Teacher With Students

“Research shows a positive connection between teachers’ preparation in their subject matter and their performance and impact in the classroom” .

I read this recently in a US study about teacher preparation research(1) and I’m sure that it’s no surprise to any of us that the more prepared a teacher is in their specific subject area(s) the more effective they will be as a teacher in the classroom! This statement couldn’t be more true in the area of music education. If a music teacher is knowledgeable about the subject area, is well planned in content and has the flexibility to adapt and change to specific class needs and interests to make it fun and relevant, it is much easier to have better working relationships with students and less behaviour management issues.

I’ve come up with a simple FUN acronym which stands for Foundations, Understanding and Needs to teach the concepts of making an ideal music theory curriculum for the classroom. Each element is necessary in this order in and when one or more of these elements is missing, it just doesn’t equate to the right outcome of FUN with music. Let me explain each element in FUN.

The F stands for Foundation: Since a curriculum starts from ground level and builds up over the year(s) ahead, you’ll need a strong foundation to build upon. However, you can only build if you know what your end point or outcome is. The philosophy for any strong program is to start with the end in mind. From the outset of planning any curriculum, learn to ask yourself powerful questions like what do I want my students to achieve? and What specific grade requirements do they need to know? Once you’ve got this end point in mind, you’ll be able to easily work back to the beginning foundations. Gradually then with the beginning and end points as your starting blocks, you’ll be able to build it up into a term, semester, year or over the period of several years ahead and you’ll find it much easier to know how quickly to move through the knowledge that your students need to know and the order they need to learn it in.

The U stands for Understanding: Music is like learning a second language and sometimes when we’re working with it all the time, this is very easy to forget. As teachers, we need to remember to understand what each student is going through and often in music classes all of our students are at different stages in their learning music. The key to success in Understanding our students is to keep it simple. One new concept at a time, revised in loads of different ways until it’s understood.

The N stands for Needs: All humans have needs and I’ve learnt this step from one of the world’s best peak performance coaches, Anthony Robbins. In his work, he suggests that while we all value some things more than others in life and we may value some things differently to others in a different order, we all have the same fundamental needs that we either subconsciously or consciously meet in order to fulfil our lives. All people have a need for certainty. It may not be their number one need, but we all have the need for it. You can see this all the time in children, if they are not certain they know what’s going to happen next, they often don’t cope very well. But while we all have a need for certainty, the universe also has a sense of humour and gives us a need for uncertainty too. We all love the spontaneous surprises in life (especially the good surprises)- this is uncertainty or sometimes it’s known as variety. There’s even an old saying “Variety is the spice of life” – this is where that comes from. Since all people have needs, it makes sense that our teaching should cater for these and other needs too. While we need to make it clear to our students what we want for them, we should also give them something out of the blue to think about once in a while which is a surprise or is different in some kind of way. An example of how we could do this in music classes could be to play a game which is appropriate to the age and ability level of your students and which revises known concepts.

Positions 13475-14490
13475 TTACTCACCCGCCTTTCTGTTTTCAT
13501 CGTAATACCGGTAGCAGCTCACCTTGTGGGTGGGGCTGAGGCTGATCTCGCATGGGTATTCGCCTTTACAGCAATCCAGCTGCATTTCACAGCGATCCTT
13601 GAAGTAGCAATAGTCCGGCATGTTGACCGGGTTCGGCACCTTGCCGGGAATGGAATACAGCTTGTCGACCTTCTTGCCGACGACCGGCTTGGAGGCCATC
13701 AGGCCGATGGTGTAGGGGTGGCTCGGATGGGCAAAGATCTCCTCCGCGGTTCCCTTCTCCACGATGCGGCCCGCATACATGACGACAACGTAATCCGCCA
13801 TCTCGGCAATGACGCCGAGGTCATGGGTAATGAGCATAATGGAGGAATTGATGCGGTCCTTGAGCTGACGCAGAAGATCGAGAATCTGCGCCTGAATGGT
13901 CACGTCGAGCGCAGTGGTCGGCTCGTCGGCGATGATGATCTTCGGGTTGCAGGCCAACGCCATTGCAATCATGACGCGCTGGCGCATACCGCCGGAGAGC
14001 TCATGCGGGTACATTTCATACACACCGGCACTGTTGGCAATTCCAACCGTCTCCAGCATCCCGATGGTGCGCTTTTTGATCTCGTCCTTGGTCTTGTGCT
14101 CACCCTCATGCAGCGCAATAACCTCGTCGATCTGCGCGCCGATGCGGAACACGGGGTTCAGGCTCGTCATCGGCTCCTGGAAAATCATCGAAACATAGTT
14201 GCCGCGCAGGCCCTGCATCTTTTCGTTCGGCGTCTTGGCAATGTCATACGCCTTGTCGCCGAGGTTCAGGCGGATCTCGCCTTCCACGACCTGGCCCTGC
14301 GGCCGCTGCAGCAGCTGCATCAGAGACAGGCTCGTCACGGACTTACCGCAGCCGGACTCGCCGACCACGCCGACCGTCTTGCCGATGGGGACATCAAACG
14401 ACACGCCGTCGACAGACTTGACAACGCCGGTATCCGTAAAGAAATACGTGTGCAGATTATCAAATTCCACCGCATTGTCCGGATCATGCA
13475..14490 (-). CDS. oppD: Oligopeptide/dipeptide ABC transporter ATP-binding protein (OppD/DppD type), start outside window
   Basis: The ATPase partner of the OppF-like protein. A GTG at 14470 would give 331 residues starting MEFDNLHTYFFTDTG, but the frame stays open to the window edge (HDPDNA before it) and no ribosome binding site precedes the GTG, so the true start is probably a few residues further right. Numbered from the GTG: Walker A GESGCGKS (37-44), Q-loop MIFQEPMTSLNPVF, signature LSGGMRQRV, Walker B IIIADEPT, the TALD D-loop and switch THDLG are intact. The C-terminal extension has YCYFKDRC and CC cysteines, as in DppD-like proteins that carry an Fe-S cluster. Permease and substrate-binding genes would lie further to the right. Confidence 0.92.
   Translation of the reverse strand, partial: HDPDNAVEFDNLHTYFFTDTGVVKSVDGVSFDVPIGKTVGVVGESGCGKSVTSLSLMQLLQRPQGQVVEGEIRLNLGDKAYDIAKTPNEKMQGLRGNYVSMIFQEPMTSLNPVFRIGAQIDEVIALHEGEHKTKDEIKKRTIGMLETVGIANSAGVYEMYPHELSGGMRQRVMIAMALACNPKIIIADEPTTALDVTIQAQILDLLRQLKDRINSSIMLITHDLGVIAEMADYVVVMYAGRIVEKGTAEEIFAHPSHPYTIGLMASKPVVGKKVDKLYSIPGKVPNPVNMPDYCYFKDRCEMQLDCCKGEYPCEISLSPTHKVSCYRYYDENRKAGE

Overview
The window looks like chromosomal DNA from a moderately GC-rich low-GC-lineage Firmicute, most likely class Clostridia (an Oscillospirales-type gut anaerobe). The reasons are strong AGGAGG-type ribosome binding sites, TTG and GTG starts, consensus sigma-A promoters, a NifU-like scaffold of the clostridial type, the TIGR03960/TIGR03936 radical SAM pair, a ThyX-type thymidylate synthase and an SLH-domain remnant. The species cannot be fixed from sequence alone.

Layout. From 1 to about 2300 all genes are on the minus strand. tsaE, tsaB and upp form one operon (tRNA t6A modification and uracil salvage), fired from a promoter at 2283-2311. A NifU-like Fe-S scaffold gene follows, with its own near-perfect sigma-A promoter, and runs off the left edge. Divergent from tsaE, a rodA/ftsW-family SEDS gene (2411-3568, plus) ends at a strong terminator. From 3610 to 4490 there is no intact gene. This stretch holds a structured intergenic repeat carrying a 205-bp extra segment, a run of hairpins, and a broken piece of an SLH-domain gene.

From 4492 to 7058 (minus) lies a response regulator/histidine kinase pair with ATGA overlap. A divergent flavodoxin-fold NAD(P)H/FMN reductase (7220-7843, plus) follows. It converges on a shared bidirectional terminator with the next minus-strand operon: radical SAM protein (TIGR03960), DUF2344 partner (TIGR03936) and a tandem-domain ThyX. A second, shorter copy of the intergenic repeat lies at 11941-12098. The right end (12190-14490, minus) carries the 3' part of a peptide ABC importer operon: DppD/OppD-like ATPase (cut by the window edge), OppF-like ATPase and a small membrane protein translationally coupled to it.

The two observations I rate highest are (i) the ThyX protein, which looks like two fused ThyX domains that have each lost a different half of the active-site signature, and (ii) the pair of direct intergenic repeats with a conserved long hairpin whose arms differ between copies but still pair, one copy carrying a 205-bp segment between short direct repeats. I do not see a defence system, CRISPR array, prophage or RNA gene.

The concepts that are discussed in this article are aligned with a PDF document called “ Music Theory Curriculum” which we use when working together with teachers to help support putting theoretical concepts into practice. If you are interested to learn more, you will find a video, a curriculum document and resource materials to get you started with your classes at : http://funmusicco.com/music-curriculum.

1. Teacher Preparation Research: Current Knowledge, Gaps, and Recommendations
A Research Report prepared for the U.S. Department of Education by the Center for the Study of Teaching and Policy in collaboration with Michigan State University

Printable Music Theory BOoks